Networking is a strategy used to cultivate relationships that you can leverage as you develop your career. By being genuine and proactive, you can gain connections who provide you with information, support and job leads as you embark upon your profession.
There are many myths about networking. One may think, “I’m shy, so I can’t network,” or “Networking is bothering people who don’t want to help you.” Yet think of it as an extension of simply being friendly, engaged and willing to listen to others’ stories. There is nothing phony or artificial about networking if you have a good strategy in place. Start by:
- Thinking about who you know
- Organizing your contacts
- Being prepared and doing your homework
- Figuring out how you want to connect
- Being sincere and thoughtful
- Asking the essential questions
Believe it or not, more social networking sites such as Facebook and Twitter are increasingly becoming actual networking hubs. Some companies regularly post jobs on Twitter. Following a company or high-profile individual on social media is an easy way to show interest and stay up to date.
LinkedIn is the standard of professional online networking. Make sure your profile is up to date and as complete as possible. You can check out the features of other job sites, many of which offer forums and ways for users to connect. Don’t forget to make your profiles user-friendly. We all know by now how to delete (or hide behind a privacy filter) any information online we wouldn’t want a potential boss to see. But the info you do choose to share can be an asset. Have a clear headshot, share dentistry-related activities you participate in and pass on pertinent information about the field. Contacts will see you’re approachable, engaged and hoping to progress. If you’re not a big social media user, don’t worry — this is just one of many ways to network effectively.
One of the biggest benefits of effective networking is the potential to land a job. After networking with individuals, keep your momentum and apply to jobs where you have made connections to increase your chance of getting in.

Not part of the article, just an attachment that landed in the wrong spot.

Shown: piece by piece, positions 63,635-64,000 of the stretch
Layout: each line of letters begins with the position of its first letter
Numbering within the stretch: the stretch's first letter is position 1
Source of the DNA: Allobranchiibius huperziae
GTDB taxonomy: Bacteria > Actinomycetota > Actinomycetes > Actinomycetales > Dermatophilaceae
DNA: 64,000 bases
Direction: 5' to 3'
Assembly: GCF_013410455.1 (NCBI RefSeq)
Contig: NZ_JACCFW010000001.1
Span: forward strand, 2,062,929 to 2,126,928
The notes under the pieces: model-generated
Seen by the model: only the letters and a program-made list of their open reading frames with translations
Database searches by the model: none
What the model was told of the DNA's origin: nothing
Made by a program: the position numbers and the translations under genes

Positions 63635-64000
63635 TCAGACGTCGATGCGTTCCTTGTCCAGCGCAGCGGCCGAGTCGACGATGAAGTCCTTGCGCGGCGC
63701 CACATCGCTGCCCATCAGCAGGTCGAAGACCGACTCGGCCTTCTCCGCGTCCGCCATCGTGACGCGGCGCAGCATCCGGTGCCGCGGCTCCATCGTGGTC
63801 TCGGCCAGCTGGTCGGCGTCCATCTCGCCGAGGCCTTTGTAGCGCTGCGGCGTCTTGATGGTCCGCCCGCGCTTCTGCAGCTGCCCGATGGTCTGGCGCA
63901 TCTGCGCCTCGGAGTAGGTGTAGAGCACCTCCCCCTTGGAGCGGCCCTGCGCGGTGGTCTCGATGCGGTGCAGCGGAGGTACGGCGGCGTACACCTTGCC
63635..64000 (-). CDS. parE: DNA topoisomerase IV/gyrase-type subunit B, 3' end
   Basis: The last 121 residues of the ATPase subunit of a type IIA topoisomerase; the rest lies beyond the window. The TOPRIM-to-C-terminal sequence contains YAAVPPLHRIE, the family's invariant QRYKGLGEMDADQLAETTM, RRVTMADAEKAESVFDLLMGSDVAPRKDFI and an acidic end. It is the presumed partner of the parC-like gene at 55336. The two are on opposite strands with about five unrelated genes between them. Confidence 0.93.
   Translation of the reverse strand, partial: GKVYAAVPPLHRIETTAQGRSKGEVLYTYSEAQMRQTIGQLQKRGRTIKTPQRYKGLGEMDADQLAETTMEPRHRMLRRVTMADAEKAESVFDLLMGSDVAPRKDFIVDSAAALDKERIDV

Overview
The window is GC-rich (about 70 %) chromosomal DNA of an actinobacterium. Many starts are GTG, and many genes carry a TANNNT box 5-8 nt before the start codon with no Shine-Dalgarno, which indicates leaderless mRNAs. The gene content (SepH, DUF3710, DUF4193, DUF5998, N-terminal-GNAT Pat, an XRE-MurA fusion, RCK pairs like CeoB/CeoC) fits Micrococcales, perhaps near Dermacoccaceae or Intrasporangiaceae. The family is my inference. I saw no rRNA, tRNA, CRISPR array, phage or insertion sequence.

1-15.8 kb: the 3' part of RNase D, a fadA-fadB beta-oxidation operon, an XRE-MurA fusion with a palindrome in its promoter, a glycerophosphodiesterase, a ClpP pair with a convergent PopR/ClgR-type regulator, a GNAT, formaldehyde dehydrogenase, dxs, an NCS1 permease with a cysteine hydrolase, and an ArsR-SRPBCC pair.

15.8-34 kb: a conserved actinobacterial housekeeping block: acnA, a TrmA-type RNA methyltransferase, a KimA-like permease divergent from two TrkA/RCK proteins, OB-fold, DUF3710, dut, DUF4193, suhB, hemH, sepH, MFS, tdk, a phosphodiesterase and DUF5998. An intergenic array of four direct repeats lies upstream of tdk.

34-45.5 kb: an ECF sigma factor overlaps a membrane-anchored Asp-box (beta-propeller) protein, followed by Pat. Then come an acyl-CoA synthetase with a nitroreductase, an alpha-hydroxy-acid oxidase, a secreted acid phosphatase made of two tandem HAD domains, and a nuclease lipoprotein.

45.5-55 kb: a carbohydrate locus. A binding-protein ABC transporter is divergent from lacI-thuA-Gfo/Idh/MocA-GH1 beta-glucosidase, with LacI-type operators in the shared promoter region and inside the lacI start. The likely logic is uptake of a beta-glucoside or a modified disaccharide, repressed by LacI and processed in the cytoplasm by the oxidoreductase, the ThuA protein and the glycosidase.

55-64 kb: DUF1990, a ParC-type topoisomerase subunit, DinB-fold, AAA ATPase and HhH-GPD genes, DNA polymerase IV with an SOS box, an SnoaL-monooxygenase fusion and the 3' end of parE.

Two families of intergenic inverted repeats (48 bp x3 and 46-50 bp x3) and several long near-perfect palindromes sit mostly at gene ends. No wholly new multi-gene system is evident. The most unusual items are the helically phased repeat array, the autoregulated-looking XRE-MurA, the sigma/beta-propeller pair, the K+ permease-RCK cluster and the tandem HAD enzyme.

If you do get an interview, be prepared. Research the practice or organization you are interviewing with so you can feel comfortable having a knowledgeable discussion with your interviewer. Touch base with the recruiter regarding the details of the interview: time, place, who you will be interviewing with, etc. You can also ask the recruiter about the attire for the interview. It is always best to be overdressed rather than underdressed. Review your CV and be able to provide specifics about your experience. Have some questions prepared for your interviewer.
It is a best practice to arrive to an interview early. Be courteous to all the people you meet during the visit, not just the interviewers. Not only will the interviewers be evaluating you and your job-related skills, but others who come in contact with you during your visit may impact whether or not you will fit in with the culture. Some interview visits may include an office tour and the opportunity to meet other team members.
After your interview, it is a nice gesture to send a thank-you email or card to those that you interviewed with. Follow up with your recruiter to find out what the next steps are in the interview process so you can know what to expect. Hopefully, it will be an offer!
For more than 20 years, Heartland Dental’s support teams have been curating networking opportunities for supported doctors across the country, allowing dentists to connect with peers they may not have had access to elsewhere.
This blog post was sponsored by Heartland Dental.